Canvasback – decoy

25 - Canvasbacks - March 2011 - 600 dpi rr

The King

Tribou Canvasback - 28 January 2013

It must be nice to live within the kingdom of the Canvasback.  I have, at times, lived where I could go visit some.  There were a few ponds on Long Island where I could reliably find a couple of hundred Cans.  When I was first married – in the early 70s – I could see over a thousand on Lake Champlain.  When I lived in Buffalo we had flocks circling our rig on the Niagara River.  The season was closed but it was a sight to see – these really big divers cutting their figure- eights above our heads – with those long silvery wings.  They are a great bird to carve and to note the minor differences between them and their other pochard cousins – not much of a tail section and that neck can get mighty tall.  I especially savor the Roman nose bump and the stippled canvas on the back.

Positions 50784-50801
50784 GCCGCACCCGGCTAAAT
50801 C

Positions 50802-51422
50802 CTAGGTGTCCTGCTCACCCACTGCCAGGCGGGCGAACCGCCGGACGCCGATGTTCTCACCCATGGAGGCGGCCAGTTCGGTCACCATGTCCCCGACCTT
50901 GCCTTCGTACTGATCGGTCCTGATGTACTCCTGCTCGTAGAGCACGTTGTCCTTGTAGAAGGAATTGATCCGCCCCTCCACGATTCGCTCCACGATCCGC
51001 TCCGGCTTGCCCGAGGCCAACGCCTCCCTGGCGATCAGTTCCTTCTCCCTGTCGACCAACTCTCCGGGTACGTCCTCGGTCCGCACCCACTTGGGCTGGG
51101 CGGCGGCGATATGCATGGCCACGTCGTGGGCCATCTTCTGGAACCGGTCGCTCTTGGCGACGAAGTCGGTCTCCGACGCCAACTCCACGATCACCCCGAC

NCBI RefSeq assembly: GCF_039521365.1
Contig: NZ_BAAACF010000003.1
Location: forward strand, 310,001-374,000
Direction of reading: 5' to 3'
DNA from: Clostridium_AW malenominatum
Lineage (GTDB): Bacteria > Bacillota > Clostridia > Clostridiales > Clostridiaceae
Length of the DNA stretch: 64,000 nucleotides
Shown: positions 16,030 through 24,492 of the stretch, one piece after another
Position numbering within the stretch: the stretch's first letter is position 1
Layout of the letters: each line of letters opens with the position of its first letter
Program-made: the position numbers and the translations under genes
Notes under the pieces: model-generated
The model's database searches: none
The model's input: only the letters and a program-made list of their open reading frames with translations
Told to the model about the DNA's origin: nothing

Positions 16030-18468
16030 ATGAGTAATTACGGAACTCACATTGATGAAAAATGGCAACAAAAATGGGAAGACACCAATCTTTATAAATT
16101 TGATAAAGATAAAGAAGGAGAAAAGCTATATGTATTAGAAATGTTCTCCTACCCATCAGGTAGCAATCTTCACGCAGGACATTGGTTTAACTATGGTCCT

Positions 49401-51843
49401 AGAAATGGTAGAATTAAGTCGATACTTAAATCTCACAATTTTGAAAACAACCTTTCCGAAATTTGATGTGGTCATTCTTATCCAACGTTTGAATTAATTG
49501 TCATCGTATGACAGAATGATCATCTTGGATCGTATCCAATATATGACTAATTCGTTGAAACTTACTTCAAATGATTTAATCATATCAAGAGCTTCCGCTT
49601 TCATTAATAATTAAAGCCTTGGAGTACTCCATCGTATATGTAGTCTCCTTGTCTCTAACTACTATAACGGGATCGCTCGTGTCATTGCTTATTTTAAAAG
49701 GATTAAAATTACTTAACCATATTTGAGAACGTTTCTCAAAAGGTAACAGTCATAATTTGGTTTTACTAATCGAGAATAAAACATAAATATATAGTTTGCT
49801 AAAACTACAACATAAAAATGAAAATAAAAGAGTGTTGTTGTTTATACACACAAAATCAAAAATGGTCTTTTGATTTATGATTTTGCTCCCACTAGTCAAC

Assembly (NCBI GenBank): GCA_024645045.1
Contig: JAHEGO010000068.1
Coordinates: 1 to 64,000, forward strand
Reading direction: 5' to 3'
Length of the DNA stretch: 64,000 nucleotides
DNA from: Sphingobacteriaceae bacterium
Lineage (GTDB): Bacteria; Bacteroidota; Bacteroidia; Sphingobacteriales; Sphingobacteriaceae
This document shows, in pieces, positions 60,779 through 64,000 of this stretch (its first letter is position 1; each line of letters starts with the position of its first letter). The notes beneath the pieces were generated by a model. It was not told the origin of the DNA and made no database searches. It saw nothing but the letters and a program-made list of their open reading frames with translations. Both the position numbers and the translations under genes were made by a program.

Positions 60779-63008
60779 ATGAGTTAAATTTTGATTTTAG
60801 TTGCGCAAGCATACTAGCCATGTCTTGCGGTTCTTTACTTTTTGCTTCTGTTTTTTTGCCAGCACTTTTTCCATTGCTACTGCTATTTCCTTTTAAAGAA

WS - Model 72 Canvasback Hen - 20 March 2013   Model 72 Canvasback Drake - 20 March 2013

This pair are Herters Model 72s – the overize styrofoam birds from the late-50s.  We have always had a half-dozen in our Broadbill rig

WS - Model 72 Cans - SJS 3-13

All 6 were refurbished with epoxy + sawdust and new paint.

Card Holder   Cherry Canvasback Handle - pair

The strong character of the Canvasback lends itself to all sorts of decorative uses – such as my business card holder, a pair of cabinet handles carved from Black Cherry for a friend…

Canvasback - Bow Handle adjstd

and , of course, a bow handle – on a canoe I’ve named Canvasback.

LOGO Butterball - small

One thought on “Canvasback – decoy

  1. Steve, my name is Joe and I live two blocks from the Niagara river in North Tonawanda,N.Y. January 29th there whereat least 1,000 cans in the east Niagara, Cans were a right of passage when I was a kid many years ago. I just found your site and it’s great. Beautiful dekes, Thanks

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